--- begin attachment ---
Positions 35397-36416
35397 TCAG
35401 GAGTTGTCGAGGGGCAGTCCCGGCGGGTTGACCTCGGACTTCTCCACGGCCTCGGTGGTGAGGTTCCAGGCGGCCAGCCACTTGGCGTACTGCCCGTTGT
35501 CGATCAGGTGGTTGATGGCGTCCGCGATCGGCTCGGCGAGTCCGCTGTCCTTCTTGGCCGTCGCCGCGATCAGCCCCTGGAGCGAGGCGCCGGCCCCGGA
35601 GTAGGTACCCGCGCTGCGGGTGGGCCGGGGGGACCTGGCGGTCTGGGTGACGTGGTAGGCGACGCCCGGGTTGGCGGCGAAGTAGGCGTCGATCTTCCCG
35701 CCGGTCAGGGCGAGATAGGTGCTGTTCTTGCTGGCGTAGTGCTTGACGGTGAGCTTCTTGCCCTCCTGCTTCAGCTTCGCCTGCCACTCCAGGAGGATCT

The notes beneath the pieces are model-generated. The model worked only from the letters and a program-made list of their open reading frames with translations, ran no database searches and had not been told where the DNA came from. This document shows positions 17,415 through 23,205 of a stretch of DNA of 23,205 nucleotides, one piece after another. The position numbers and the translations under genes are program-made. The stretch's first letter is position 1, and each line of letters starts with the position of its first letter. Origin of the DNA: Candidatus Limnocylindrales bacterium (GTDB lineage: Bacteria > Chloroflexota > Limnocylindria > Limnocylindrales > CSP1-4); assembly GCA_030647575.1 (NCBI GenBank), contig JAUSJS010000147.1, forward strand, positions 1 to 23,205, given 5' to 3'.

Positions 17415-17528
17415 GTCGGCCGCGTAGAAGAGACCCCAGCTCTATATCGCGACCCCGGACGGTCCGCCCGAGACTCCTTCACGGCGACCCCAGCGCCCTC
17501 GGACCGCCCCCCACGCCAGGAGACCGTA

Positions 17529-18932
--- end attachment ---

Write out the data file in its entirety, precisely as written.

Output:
Positions 35397-36416
35397 TCAG
35401 GAGTTGTCGAGGGGCAGTCCCGGCGGGTTGACCTCGGACTTCTCCACGGCCTCGGTGGTGAGGTTCCAGGCGGCCAGCCACTTGGCGTACTGCCCGTTGT
35501 CGATCAGGTGGTTGATGGCGTCCGCGATCGGCTCGGCGAGTCCGCTGTCCTTCTTGGCCGTCGCCGCGATCAGCCCCTGGAGCGAGGCGCCGGCCCCGGA
35601 GTAGGTACCCGCGCTGCGGGTGGGCCGGGGGGACCTGGCGGTCTGGGTGACGTGGTAGGCGACGCCCGGGTTGGCGGCGAAGTAGGCGTCGATCTTCCCG
35701 CCGGTCAGGGCGAGATAGGTGCTGTTCTTGCTGGCGTAGTGCTTGACGGTGAGCTTCTTGCCCTCCTGCTTCAGCTTCGCCTGCCACTCCAGGAGGATCT

The notes beneath the pieces are model-generated. The model worked only from the letters and a program-made list of their open reading frames with translations, ran no database searches and had not been told where the DNA came from. This document shows positions 17,415 through 23,205 of a stretch of DNA of 23,205 nucleotides, one piece after another. The position numbers and the translations under genes are program-made. The stretch's first letter is position 1, and each line of letters starts with the position of its first letter. Origin of the DNA: Candidatus Limnocylindrales bacterium (GTDB lineage: Bacteria > Chloroflexota > Limnocylindria > Limnocylindrales > CSP1-4); assembly GCA_030647575.1 (NCBI GenBank), contig JAUSJS010000147.1, forward strand, positions 1 to 23,205, given 5' to 3'.

Positions 17415-17528
17415 GTCGGCCGCGTAGAAGAGACCCCAGCTCTATATCGCGACCCCGGACGGTCCGCCCGAGACTCCTTCACGGCGACCCCAGCGCCCTC
17501 GGACCGCCCCCCACGCCAGGAGACCGTA

Positions 17529-18932